Siegel explains, "Originally conceived as a graduate program preparing social work-oriented professionals to lead the social service agencies which once dominated the Jewish communal enterprise, the renamed SJNM manifests the new realities of American Jewish life, which has grown to encompass a broad array of organizations and enterprises, including social justice, community relations, Israel advocacy, culture, the arts, education, youth services, camping, and outreach, among others. With this diversification and expansion, there has been a growing demand for professionals with the business skills and in-service experience needed to lead these increasingly sophisticated nonprofit organizations. The SJNM's new name catches up with its own forward-looking curriculum developed over the past decade, where students integrate a solid grounding in Jewish studies, a deep understanding of North American and world Jewish communal dynamics, and leadership skills in fundraising, board relations, strategic planning, organizational development, communications, and new media."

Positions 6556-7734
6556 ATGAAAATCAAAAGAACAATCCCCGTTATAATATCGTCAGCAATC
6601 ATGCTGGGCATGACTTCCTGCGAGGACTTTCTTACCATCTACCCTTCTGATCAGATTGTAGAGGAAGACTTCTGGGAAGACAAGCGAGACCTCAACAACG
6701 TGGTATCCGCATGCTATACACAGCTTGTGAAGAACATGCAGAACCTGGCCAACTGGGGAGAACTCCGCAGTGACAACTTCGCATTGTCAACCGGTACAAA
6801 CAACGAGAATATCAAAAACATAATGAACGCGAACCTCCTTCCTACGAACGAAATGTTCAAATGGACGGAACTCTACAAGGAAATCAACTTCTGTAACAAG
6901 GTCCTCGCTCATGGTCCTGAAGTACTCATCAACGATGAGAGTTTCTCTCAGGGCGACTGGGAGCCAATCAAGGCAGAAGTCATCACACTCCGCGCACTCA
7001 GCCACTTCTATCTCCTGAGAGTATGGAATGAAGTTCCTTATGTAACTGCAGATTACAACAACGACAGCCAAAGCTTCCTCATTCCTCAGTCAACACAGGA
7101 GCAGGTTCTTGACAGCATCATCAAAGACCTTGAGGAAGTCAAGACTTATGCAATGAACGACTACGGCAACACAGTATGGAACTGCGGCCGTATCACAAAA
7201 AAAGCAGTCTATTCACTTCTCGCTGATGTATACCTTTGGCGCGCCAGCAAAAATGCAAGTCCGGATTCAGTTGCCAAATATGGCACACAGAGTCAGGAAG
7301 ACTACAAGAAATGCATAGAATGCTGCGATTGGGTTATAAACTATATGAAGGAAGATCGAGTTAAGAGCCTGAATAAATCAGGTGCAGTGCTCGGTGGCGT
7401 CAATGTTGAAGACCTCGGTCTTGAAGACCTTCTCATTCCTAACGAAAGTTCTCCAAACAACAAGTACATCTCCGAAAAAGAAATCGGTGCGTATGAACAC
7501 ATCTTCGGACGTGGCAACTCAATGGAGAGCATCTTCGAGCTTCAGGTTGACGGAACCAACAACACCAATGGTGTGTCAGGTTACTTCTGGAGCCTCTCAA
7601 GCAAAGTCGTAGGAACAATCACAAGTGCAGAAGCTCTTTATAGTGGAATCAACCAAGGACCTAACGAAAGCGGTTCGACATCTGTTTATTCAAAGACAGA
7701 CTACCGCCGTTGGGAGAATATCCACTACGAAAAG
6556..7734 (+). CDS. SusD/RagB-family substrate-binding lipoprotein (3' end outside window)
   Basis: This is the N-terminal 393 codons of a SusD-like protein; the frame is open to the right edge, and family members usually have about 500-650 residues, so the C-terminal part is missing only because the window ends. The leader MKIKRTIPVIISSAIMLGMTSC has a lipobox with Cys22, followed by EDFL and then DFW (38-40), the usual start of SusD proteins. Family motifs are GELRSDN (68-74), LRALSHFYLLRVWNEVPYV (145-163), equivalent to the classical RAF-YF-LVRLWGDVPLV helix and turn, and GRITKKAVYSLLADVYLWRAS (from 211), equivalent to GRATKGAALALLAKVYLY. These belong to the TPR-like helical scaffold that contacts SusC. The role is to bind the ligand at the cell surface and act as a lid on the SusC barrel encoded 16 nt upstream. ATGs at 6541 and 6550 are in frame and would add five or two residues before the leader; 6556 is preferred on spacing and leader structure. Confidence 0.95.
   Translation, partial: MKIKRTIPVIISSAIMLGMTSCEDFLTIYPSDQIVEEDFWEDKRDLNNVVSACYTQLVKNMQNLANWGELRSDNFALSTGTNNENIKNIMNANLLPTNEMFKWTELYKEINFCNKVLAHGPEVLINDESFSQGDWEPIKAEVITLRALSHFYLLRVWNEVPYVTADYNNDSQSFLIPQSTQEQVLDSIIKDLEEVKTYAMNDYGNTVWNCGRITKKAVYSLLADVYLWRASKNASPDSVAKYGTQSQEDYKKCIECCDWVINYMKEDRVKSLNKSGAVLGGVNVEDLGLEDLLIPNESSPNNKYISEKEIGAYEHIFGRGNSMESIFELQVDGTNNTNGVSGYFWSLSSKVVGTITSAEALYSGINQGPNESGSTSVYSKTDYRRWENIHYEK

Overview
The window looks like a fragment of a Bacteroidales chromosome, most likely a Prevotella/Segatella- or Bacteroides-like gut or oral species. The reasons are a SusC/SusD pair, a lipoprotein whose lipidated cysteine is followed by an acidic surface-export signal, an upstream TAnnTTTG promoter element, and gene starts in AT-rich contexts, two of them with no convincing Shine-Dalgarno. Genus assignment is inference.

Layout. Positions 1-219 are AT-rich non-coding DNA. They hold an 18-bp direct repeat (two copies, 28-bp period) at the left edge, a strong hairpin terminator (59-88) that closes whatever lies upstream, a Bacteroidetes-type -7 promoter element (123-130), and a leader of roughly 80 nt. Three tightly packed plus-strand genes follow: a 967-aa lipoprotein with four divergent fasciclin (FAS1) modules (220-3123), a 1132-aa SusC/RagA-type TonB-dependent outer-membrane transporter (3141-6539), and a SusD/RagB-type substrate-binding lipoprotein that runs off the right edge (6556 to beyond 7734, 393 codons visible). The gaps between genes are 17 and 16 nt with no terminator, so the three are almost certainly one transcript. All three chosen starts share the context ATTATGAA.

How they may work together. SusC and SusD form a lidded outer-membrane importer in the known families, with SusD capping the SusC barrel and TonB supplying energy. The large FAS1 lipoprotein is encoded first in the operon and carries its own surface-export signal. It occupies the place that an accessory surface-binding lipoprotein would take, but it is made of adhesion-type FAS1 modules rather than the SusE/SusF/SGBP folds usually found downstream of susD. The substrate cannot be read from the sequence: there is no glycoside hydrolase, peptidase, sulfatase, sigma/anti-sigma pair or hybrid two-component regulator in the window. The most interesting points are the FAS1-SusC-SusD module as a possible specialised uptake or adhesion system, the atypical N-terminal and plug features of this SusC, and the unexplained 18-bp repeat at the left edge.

Click here for Richard Siegel's message about the new name for the School of Jewish Nonprofit Management.
Click here to visit the new School of Jewish Nonprofit Management website.
Rabbi David Ellenson assembled his President's Rabbinic Council for a two-day Kallah on November 15-16, 2010 at the Glen Cove Conference Center in Glen Cove, New York. The central topics for discussion were:
- What should be the primary mission of the College-Institute in the changing landscape of the Reform movement? How can our rabbis/congregations help the College fulfill that mission?
- How can HUC-JIR best serve the evolving needs of our congregations?